They may yet come to regret this.
The newspaper powers-that-be and grand panjandrums and the like. Not so much the publishing of Burchill, which in the end feels to me like little more than an aberration: a desperate circulation raising measure by an editor with few scruples and a sad belief that a tokenist apology 48 hours after the event makes it all alright.
No. The real casualty here may be the press’s somewhat dodgy claim to the moral high ground, at least as far as free speech is concerned.
Let’s begin at the beginning. Any fule kno that “regulashun of the press” is the end of the world as we know it. Afterward is nowt but evil: the triumph of the antichrist (Theresa May in her Judge Dreddfullest outfit) and the zombie resurrection of Mary Whitehouse (may she be forever blessed!). OK. I exaggerate. A little. But the core of press objection to Leveson is that pretty much any regulation is a bad thing. And that’s that.
Next base. Another bad thing – and here I absolutely agree – would be the creation of state-registered journalists. Any sort of test regarding who is, who is not a real journo is seriously dangerous and runs the risk, as we have seen in some eastern European states, of journalists who ask awkward questions having their accreditation withdrawn.
Even in the UK, mostly in the dodgier realms of corporate press offices, that culture holds sway. In my earliest days as a freelance, I would sometimes be working for a newspaper, sometimes working on spec: creating a story that I would then sell on. I am assiduous: insistent; but polite. So when I detect bullshit on the part of corporate fibbers (sorry,press officers) I have been known to call them on it.
At which point – back in those days – every now and then, someone would try and bounce me out of the game. Unless I had my press card…unless I was on assignment for a particular paper. What was interesting was how far this behaviour correlated not with my manner, so much as the awkwardness of my questions, in terms of their embarrassment potential for the firm in question.
I digress. Creating official divide lines between press and public is dangerous and risks, ultimately, some official body deciding that it possesses the power to decide which side of the line people fall. Free speech, then, divides in two: an absolute right for those peeps in the press, the NUJ,and so on. Lesser rights for those outside the press.
This, I would humbly suggest, is NOT a defence of free speech: it is a defence of very particular privilege – and is precisely what the Observer has exposed in all its glory over the last couple of days.
For read (or rather don’t read) the ruder comments. Above the line: Burchill in all her vicious, venomous glory, pouring out an apparent stream of consciousness flow of vitriol and bad language. Below the line, it’s prissiness as usual. Say anything – I mean anything – remotely rude and you’re out.
Full marks to the moderator – obviously one with a great sense of humour – who blue-pencilled in its entirety a comment that merely cut and pasted a par of choice Burchill, substituting another minority for t’tranz. Proof, if any were needed, that there is one rule for them,another for all the rest.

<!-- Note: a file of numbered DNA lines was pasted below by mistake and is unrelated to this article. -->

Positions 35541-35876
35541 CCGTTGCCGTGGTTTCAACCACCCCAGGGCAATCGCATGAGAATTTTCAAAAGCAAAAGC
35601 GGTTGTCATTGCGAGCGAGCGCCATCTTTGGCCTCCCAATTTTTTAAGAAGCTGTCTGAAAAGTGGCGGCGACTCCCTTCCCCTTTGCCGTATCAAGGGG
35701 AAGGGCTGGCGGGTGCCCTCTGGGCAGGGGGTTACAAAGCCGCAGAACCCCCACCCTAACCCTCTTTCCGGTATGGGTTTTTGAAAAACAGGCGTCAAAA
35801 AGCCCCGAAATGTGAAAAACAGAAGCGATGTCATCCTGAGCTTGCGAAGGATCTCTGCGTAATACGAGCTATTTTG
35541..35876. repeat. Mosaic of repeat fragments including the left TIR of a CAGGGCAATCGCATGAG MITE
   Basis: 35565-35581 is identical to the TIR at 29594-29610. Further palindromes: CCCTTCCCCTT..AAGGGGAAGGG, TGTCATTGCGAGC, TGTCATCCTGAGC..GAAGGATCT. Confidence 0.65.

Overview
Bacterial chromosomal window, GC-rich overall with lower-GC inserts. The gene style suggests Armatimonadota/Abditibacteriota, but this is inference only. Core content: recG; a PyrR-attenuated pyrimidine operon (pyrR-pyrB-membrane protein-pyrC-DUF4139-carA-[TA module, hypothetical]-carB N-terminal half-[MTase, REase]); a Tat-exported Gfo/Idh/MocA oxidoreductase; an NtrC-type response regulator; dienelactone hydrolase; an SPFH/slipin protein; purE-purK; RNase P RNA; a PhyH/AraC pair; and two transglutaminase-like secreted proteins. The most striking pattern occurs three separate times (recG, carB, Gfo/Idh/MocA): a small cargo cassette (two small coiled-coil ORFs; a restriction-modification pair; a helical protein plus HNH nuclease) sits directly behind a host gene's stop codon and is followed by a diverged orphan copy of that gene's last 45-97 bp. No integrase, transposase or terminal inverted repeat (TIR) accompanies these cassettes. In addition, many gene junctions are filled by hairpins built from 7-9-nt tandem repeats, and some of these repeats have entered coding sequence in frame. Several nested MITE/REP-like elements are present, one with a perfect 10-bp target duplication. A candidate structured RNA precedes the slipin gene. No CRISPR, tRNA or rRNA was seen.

Such (press) hypocrisy underlines both the double standard over freedom and the hypocrisy over use of language.
Tom Peck, in today’s Independent, plays a curious game of journalistic double bluff, using a comment about trans folk having broad shoulders in an ever-so-knowing nudge and a wink fashion: making the joke and then deconstructing it as if to say “can you see what I did there?”.
Mmmm. Would the press be anywhere like as tolerant of a piece about Jewish journalists that opened with a line about them knowing how to sniff out stories (on account of their BIG noses, doncha know?)? I hope not. I imagine not. But who knows: if this constant abuse of transness is permissible, WHY is it not allowed to take on any and every other minority that crosses the pages of our press?
Three’s a riot
Then there’s the bullying. I think this is another and difficult issue. In Index on Censorship today I write of the difficulty of policing acts that individually were not too awful, but which, when repeated by dozens of people, even inadvertently, become something else. You or I walking purposefully down a street are no more than determined passers-by. Holding hands, we might be a nuisance: and in the company of several hundred other folk all doing the same thing, we graduate proudly to demonstration status, whereupon we need the police to shepherd us.
That, then, is one aspect of online comment, tweeting, social networking – and it is what Suzanne Moore fell foul of last week. I do not under-estimate the effect on Ms Moore of the combined effect of loads of people being nasty. Yet how far is it true to say that the individuals taking part were doing anything untoward? As individuals, I suspect, their conduct wasn’t all that bad. As mob, they were probably terrifying.
Which brings us back to press bullying. According to Private Eye, the Mail , which before Leveson stood firm for free speech has been known to take legal action against the likes of twitter, demanding to know the names of those tweeters who have been “bullying” their poor ickle journalists. Well, quite.
Until you wonder whether that doesn’t, shouldn’t cut both ways. If a torrent of adverse tweeting is bullying, what do you call a steady stream of abusive press pieces by privileged and apparently uncaring columnists?
No. About the only conclusion here is that far from being principled upholder of public freedom, the press – and the press barons that many journos serve – are little more than defenders of privilege. Freedom to say what we want, when we want – for the press, not for the ordinary everywoman in the street.
Because THEY, untutored in the proper way of doing such things, might say something we don’t like. And that would never do…